ST. LOUIS • The Edward Jones Dome is running out of money.
The $24 million annual payments that cover stadium upkeep and pay off construction debt are scheduled to end over the next decade. Meanwhile, costs to keep toilets flushing, escalators rising and scoreboards blinking continue to grow.
In just six years, the St. Louis Regional Convention and Sports Complex Authority will have burned through its $16 million savings, according to authority estimates. And if spending continues at that pace, in 15 years the Dome will be nearly $62 million in the hole.
Officials for St. Louis, St. Louis County and Missouri, who together pay off Dome debt and send it $4 million for yearly maintenance, are now searching for dollars.
“I’m going to tell you, they don’t know how they’re going to do it,” said Brian McMurtry, executive director of the Dome authority. “But they want to know what it’s going to take.”
In a letter prepared for the three sponsors, McMurtry suggested continuing the $4 million annual upkeep payments, at a minimum. But that won’t be enough, he noted. To fund Dome maintenance for the next 15 years, government leaders will need to consider sending the Dome an additional $40 million in cash, or selling $40 million in new bonds.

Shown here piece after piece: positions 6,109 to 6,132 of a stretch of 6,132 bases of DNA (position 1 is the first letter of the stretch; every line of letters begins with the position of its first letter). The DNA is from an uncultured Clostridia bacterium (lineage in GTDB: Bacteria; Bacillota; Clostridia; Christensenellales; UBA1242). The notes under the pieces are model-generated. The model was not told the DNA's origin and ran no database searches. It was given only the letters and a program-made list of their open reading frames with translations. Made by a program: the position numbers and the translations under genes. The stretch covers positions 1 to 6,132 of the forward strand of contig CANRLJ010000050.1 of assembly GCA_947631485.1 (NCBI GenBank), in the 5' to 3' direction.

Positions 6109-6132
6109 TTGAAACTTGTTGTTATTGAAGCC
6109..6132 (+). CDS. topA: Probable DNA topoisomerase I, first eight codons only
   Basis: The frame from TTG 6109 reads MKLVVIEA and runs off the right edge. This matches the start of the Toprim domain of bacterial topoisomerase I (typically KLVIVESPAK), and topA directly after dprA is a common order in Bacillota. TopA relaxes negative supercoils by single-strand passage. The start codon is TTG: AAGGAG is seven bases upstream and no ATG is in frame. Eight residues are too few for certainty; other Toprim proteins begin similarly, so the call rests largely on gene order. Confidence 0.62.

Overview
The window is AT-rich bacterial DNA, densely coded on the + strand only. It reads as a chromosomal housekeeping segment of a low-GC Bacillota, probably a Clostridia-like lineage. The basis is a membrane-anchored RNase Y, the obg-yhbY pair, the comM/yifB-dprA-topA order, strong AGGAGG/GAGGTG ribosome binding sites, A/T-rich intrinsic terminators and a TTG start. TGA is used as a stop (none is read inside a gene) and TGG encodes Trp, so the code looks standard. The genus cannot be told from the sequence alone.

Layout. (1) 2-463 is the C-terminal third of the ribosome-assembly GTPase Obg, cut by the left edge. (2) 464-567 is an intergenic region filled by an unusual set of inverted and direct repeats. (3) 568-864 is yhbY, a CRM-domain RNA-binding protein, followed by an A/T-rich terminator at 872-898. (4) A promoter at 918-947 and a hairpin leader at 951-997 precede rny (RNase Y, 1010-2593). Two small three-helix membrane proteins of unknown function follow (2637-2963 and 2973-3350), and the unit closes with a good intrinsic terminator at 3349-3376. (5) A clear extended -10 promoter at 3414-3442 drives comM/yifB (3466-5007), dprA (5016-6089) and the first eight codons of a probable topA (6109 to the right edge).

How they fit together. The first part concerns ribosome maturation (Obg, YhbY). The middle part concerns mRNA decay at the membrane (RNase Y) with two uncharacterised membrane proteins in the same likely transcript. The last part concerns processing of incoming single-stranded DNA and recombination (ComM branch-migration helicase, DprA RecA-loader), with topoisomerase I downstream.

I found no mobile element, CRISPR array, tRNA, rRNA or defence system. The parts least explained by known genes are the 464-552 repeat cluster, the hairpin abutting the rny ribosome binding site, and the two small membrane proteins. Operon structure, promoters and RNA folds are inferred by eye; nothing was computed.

McMurtry even suggested putting a few items on the city’s bond issue list for a public vote as early as this November.
Maintenance of the Dome, unlike at its sister facilities, falls almost entirely on the backs of the public. Busch Stadium is a private ballpark, funded largely by the St. Louis Cardinals. The Scottrade Center, too, was built with $135 million from local companies, and is maintained by the owners of the St. Louis Blues.
But among public stadiums, this kind of conundrum is not unusual, said University of Chicago economist Allen Sanderson. “Estimates of revenues tend to be overstated and costs played down, or at least pushed off to the future,” he said. “You’ve got this combination, on the city side, of public officials worried about the near future, not the long term, and these sports franchises that have an enormous amount of market power. And that’s a bad combination for taxpayers.”
Moreover, planning the future of the Dome is hampered by an additional problem:
It is unclear exactly who will use it.
The facility’s primary tenant is the St. Louis Rams football team. Last year, city, county and state officials rejected a Rams proposal to turn the 20-year-old Dome into a glass-and-steel showpiece, complete with end-zone party platforms, new entrances and a football-field-sized sliding roof. The $700 million price tag, officials said, was too expensive and too unpopular.
That left the Rams with no long-term lease. Owner Stan Kroenke has done little since to quash public fears that the Rams could leave for another city as soon as next year.
It also left the Dome with an uncertain future. “We can’t come up with a long-term solution until we know what the relationship is going to be with the Rams,” said Jim Shrewsbury, a former city aldermanic president and current chairman of the Dome authority board.